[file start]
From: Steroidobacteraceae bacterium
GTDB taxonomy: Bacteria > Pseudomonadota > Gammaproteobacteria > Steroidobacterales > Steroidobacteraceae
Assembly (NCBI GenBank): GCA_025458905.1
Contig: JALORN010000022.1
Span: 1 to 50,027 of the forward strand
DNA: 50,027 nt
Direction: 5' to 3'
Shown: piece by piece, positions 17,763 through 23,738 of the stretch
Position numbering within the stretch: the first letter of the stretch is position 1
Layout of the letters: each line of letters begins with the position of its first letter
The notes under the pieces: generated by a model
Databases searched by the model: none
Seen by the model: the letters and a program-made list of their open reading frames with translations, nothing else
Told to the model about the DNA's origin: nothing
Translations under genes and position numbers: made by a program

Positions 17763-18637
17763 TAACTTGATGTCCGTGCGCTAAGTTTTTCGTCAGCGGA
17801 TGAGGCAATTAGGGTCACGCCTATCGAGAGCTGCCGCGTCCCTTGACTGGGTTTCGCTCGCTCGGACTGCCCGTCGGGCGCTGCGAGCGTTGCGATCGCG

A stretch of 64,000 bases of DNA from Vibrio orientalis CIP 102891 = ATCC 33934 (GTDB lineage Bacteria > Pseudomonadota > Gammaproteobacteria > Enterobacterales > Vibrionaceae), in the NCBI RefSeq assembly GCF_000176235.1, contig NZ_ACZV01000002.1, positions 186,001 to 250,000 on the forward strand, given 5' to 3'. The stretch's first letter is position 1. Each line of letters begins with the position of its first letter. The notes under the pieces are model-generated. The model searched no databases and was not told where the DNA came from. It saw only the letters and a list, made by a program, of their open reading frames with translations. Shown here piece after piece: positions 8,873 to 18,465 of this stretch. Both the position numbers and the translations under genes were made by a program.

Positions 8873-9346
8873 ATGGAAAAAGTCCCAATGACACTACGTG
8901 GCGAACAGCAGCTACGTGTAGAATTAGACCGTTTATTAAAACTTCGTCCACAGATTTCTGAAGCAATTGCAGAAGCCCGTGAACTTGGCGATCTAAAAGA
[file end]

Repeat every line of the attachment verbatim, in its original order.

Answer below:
From: Steroidobacteraceae bacterium
GTDB taxonomy: Bacteria > Pseudomonadota > Gammaproteobacteria > Steroidobacterales > Steroidobacteraceae
Assembly (NCBI GenBank): GCA_025458905.1
Contig: JALORN010000022.1
Span: 1 to 50,027 of the forward strand
DNA: 50,027 nt
Direction: 5' to 3'
Shown: piece by piece, positions 17,763 through 23,738 of the stretch
Position numbering within the stretch: the first letter of the stretch is position 1
Layout of the letters: each line of letters begins with the position of its first letter
The notes under the pieces: generated by a model
Databases searched by the model: none
Seen by the model: the letters and a program-made list of their open reading frames with translations, nothing else
Told to the model about the DNA's origin: nothing
Translations under genes and position numbers: made by a program

Positions 17763-18637
17763 TAACTTGATGTCCGTGCGCTAAGTTTTTCGTCAGCGGA
17801 TGAGGCAATTAGGGTCACGCCTATCGAGAGCTGCCGCGTCCCTTGACTGGGTTTCGCTCGCTCGGACTGCCCGTCGGGCGCTGCGAGCGTTGCGATCGCG

A stretch of 64,000 bases of DNA from Vibrio orientalis CIP 102891 = ATCC 33934 (GTDB lineage Bacteria > Pseudomonadota > Gammaproteobacteria > Enterobacterales > Vibrionaceae), in the NCBI RefSeq assembly GCF_000176235.1, contig NZ_ACZV01000002.1, positions 186,001 to 250,000 on the forward strand, given 5' to 3'. The stretch's first letter is position 1. Each line of letters begins with the position of its first letter. The notes under the pieces are model-generated. The model searched no databases and was not told where the DNA came from. It saw only the letters and a list, made by a program, of their open reading frames with translations. Shown here piece after piece: positions 8,873 to 18,465 of this stretch. Both the position numbers and the translations under genes were made by a program.

Positions 8873-9346
8873 ATGGAAAAAGTCCCAATGACACTACGTG
8901 GCGAACAGCAGCTACGTGTAGAATTAGACCGTTTATTAAAACTTCGTCCACAGATTTCTGAAGCAATTGCAGAAGCCCGTGAACTTGGCGATCTAAAAGA